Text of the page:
Antibiotics - getting it right - 1245413

Thu, 07/19/2012 - 02:13

I have had a bumpy few weeks, and wanted to use my experience to flag up the importance of getting good information about the microbes that might be causing a chest infection.
I posted a couple of weeks ago about feeling unwell on Augmentin/Clarithromycin, which I was taking for a chest infection after a bronchoscopy:…
Not only did I feel awful - couldn't eat, losing weight, sick, shaky and depressed - but, as it turned out, these antibiotics were not the right ones. When the infection started up again, it occurred to me to ring and ask if the hospital had lab results for mucus samples taken at the bronch (one of two). They did, and it was staphlococcus aureus, which sometimes lurks in stents, and which requires a whole different set of antibiotics (flucloxicillin). As soon as we heard this, the GP and I changed tack, and I am now feeling better, though still wobbly.
The moral of this story is that it is worth asking whether microbiology has been done, and what it shows. We don't discuss chest infections much on GRACE, but they are common in lung cancer and can be deadly, so it seems to me important to know and identify the enemy wherever possible.

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CS, First of all let me say ! HURRY ! for you for tracking down your problem. Second, I'm so sorry you had to track down you own problem.

It's such a good example though of needing to be a main player in your own care. Even cancer, especially cancer.

Keep up the care,

double trouble

I'm sorry for what you've been through but so happy to see your post. I had been thinking I wasn't seeing posts from you as often as usual lately. You're a great example of how patients need to advocate for themselves, speak up when things don't seem right. And it's great that we can come to this site and learn these things that better prepare us for our own journeys.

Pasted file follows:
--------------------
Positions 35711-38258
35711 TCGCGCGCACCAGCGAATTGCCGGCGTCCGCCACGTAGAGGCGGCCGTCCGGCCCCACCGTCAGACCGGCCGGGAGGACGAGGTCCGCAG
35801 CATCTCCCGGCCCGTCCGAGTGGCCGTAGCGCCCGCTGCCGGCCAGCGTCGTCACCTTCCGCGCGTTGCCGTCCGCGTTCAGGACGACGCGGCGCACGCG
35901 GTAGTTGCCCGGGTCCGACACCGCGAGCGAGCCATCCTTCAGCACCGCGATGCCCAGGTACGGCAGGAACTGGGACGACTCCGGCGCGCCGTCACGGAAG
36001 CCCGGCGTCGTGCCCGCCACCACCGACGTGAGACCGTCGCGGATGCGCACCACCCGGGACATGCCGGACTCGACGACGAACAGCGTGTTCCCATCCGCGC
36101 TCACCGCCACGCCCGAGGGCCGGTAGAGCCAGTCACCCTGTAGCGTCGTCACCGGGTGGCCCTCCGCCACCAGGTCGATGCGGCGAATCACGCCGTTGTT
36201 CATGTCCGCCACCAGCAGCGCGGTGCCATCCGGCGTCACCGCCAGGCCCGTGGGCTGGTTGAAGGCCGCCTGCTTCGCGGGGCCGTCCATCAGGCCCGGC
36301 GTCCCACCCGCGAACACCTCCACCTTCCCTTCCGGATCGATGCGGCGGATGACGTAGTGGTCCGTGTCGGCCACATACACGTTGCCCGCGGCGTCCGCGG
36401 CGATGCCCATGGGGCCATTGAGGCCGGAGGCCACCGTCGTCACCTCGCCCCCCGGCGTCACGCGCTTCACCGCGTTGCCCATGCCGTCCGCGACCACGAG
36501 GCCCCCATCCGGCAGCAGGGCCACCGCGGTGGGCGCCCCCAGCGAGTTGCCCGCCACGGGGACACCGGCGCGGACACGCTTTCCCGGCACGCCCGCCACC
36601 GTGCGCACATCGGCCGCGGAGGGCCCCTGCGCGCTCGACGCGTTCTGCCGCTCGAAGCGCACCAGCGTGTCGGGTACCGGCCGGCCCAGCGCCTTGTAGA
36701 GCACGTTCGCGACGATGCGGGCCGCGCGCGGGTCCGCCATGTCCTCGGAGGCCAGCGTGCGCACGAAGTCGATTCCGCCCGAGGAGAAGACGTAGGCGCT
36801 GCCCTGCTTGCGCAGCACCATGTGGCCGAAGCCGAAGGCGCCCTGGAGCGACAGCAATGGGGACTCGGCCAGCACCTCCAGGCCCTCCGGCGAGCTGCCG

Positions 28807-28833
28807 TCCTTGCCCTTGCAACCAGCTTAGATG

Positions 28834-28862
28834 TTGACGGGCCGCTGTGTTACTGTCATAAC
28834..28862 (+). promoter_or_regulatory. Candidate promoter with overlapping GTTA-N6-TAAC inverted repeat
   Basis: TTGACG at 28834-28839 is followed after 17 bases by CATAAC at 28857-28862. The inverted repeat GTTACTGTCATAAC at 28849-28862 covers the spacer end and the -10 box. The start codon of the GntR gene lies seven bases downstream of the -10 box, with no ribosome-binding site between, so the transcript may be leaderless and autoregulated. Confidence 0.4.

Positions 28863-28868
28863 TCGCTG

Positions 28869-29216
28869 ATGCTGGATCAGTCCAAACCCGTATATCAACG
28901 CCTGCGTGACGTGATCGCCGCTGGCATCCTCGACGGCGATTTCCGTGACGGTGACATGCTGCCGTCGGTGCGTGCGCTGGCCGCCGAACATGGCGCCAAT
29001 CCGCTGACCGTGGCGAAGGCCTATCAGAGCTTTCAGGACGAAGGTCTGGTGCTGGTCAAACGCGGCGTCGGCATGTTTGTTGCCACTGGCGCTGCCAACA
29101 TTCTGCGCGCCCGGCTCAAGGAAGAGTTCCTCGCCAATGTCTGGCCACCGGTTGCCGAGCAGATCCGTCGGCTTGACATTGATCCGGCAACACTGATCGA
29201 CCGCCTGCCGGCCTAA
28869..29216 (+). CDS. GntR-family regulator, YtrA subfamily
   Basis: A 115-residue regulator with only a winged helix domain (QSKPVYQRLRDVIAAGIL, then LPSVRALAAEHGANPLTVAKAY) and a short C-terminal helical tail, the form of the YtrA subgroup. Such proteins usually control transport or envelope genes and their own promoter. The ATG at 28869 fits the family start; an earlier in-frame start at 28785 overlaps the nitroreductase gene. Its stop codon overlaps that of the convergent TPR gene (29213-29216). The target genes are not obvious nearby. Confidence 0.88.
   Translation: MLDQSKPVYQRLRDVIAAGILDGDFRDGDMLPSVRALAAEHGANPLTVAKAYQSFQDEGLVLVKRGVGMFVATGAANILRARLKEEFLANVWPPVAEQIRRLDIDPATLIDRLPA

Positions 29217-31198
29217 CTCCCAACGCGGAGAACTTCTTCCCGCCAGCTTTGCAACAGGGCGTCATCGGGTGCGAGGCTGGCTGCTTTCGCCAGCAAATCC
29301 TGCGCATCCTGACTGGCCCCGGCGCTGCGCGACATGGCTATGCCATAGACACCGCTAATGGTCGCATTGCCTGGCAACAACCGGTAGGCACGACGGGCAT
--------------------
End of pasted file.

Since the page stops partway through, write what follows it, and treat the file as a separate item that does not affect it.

I hope you continue to feel better.
Much love,

certain spring

Thank you both - the good wishes are much appreciated.
I'm not in fact the world's greatest advocate for myself. I was all for curling up in a ball and not bothering the GP. It was my brother (a doctor, though not one who has anything to do with cancer), who chivvied me and in the end took it upon himself to ring up and tell the GP what the hospital should have told her. This has happened to me several times - at a certain point, I just can't do any more and am so relieved and grateful when someone else intervenes. So to all the relatives/partners/friends out there - thank you for bailing us out!

laya d.

Thanks for the reminder, cs. . .and I too had been noticing your absence here. I'm glad to read that you're feeling a bit better albeit still a little wobbly. And, I thank your brother for taking the initiative. . .

Big hugs from afar,

Dr West

Yes, a helpful reminder. Patients should not hesitate to advocate for themselves. I strongly believe that most people will do far better for being proactive (that's the real point of GRACE -- go find out for yourself what seems to be the best options, then ensure you're able to choose wisely with your medical team), but in my own clinic too, the squeaky wheel gets the grease. There are so many moving parts in cancer care that it's always a good idea to have multiple people trying to cover potential gaps.

It's also just glad to have you back here. I was close to sending out an online search party for you.

-Dr. West